In India, land for wind energy is used when it is not otherwise being used for agriculture; so it's making unproductive land productive."

Kushal Yadav, a correspondent with Down to Earth, a Centre for Science and Environment publication, is equally sunny about the plus points of the wind energy sector, but becomes slightly darker when he talks of the public policy (or lack thereof) pertaining to it.

"It's true that we have nodal state agencies," he says.

"But what we really need is a single national policy about renewables. All the government is doing at the moment is providing subsidies on capital, and the occasional sop. This is really making us fall far behind our potential. You have to set clear targets for production and you have to guarantee that this amount will be bought by the grid producer."

"It's not that we need to know exactly what percentage of precisely what kind of renewable energy we'll be producing this year or next year -- but we need to know what percentage of our energy is going to come from the renewable sector, and then go with common sense to decide which to produce more of at that time."

Rakesh Bakshi, managing director, Vestas RBB India Limited, an Indo-Danish joint venture for the manufacture of wind generators, also has an axe to grind.

"Wind power," says Bakshi, leaving behind his grave businessman's demeanour for a while to grow lyrical, "is in our heritage. Why do you think we used to worship gods of wind, the sun and water? We have always respected Mother Nature, and now that we have near destroyed her with our carbon emissions, it's time to start looking after her again, especially now that we have the technical know-how as well as the capacity. We have 80,000 unelectrified villages. By 2012, we want to have power for all."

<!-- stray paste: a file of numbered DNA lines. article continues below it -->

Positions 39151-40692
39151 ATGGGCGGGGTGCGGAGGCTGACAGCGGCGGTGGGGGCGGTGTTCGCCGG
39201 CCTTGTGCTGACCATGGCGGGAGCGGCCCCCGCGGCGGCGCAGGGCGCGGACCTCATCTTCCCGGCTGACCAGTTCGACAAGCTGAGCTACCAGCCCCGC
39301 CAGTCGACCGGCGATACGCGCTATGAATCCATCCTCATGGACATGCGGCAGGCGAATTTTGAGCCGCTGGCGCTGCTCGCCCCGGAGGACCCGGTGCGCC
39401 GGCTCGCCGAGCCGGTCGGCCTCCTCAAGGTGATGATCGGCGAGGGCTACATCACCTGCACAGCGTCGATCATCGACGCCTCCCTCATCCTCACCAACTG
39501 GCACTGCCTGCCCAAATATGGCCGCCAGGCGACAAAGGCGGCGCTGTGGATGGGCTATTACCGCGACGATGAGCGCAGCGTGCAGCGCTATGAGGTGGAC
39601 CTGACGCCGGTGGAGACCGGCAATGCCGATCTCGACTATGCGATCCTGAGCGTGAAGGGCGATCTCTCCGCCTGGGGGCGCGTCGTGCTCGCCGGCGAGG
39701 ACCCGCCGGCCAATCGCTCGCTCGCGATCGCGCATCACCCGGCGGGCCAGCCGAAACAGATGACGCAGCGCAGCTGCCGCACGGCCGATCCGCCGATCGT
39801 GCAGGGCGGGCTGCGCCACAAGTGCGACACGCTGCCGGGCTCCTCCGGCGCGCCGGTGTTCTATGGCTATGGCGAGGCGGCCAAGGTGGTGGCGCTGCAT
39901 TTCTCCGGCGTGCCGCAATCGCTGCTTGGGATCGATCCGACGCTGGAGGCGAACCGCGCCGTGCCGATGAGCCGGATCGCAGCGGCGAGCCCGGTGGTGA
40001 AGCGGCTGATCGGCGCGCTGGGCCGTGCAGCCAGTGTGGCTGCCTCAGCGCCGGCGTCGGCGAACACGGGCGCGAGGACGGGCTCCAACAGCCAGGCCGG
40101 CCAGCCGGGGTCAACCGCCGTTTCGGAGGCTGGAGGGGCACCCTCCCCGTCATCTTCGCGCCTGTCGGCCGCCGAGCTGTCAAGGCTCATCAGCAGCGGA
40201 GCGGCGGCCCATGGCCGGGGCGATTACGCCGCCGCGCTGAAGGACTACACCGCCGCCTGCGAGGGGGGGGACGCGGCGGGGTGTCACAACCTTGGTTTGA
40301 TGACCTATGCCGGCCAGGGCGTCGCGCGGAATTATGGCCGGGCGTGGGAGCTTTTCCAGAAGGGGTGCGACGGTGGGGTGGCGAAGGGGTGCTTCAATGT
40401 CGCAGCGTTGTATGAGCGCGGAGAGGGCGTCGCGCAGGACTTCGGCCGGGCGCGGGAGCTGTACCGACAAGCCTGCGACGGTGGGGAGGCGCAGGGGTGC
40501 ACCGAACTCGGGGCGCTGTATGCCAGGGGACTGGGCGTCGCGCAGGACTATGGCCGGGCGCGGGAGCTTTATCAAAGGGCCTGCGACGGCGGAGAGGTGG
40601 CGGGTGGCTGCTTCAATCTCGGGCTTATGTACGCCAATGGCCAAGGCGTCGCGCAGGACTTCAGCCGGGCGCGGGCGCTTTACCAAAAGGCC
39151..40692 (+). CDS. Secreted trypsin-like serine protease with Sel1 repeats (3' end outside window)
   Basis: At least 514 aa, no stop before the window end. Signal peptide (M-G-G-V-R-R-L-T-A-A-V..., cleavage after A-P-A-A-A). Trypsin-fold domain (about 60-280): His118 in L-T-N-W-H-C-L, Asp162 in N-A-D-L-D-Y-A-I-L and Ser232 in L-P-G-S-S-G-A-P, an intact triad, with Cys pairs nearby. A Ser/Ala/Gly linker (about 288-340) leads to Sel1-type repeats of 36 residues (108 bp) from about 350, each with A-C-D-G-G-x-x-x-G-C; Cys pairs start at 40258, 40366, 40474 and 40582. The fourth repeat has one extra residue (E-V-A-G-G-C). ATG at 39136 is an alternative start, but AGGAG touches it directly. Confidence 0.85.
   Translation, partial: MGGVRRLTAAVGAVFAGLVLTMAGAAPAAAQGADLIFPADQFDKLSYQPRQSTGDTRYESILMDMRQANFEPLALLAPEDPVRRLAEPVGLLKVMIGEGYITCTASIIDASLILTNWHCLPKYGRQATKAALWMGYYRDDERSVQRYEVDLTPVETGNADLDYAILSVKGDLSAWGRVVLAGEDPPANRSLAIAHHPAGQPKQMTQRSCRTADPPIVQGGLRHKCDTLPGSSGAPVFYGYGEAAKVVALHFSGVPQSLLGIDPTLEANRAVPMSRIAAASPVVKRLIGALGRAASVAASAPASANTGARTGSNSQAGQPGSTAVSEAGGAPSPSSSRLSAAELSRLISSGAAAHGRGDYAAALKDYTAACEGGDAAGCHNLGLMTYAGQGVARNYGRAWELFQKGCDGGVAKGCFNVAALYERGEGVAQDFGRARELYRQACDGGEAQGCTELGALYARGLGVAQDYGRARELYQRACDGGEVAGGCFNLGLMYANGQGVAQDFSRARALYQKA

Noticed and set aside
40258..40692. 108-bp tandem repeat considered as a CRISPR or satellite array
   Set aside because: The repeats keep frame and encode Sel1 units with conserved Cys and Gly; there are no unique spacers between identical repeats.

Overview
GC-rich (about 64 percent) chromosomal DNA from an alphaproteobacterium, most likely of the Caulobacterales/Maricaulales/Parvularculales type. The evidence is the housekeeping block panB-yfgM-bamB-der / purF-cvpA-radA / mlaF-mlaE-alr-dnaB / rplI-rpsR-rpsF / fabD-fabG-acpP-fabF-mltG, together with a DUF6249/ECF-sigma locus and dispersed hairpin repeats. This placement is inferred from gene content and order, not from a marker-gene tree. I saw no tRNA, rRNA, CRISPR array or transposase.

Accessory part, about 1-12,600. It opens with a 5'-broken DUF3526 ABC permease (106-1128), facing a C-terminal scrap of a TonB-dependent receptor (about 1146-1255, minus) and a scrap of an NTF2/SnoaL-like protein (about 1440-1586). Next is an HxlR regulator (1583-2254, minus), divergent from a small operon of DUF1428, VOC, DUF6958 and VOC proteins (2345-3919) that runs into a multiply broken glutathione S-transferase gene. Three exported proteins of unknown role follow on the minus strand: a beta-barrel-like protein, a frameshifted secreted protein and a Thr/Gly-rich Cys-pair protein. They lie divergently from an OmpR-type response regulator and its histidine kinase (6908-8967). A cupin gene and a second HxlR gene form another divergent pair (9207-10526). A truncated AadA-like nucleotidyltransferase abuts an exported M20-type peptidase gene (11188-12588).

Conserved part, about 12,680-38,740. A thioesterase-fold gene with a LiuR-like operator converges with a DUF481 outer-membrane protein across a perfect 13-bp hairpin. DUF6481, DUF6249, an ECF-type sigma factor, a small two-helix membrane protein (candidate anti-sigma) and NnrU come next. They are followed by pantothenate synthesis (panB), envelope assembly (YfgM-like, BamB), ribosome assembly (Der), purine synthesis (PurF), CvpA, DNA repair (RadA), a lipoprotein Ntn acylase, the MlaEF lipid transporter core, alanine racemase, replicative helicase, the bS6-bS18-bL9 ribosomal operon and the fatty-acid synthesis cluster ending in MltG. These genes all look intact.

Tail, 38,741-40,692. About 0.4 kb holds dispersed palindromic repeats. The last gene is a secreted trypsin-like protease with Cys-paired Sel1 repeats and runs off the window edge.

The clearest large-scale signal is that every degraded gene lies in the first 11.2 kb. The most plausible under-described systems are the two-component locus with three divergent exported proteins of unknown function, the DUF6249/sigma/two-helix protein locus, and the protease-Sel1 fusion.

What is baffling Bakshi and his ilk in this aim is again lack of a clear national policy. "If returns are not clear, why should anyone invest? If they don't know when they're going to get their money back, or whether they'll get it back at all, this is a clear detriment. We have the technology, we even have the finances -- all we need is a long-term commitment from the state."

There are of course many pitfalls when one ventures into the murky ground of renewable energy. Mother Nature, for all that we worship her, behaves much of the time like a grumpy, red-faced fisherwoman, prone to fly into fits at little or no provocation.

Vipradas points out that coal-powered plants will run a steady 80 per cent of the time, whereas wind factories run at maximum only 35 per cent, so the energy generation is almost a third less.

Nevertheless, it is also true that you know in certain months there will be more than average wind strengths, for example in the monsoon, usually in the months of May and June, when humid air moves inland and again during October, when cool, dry air moves towards the ocean.

In any case, the benefits of wind energy are clear; the money is available; the technology right at our doorstep; and we have all the raw material we need -- there is more than enough hot air in this country -- all that's left now to do is convert all this wind into something concrete.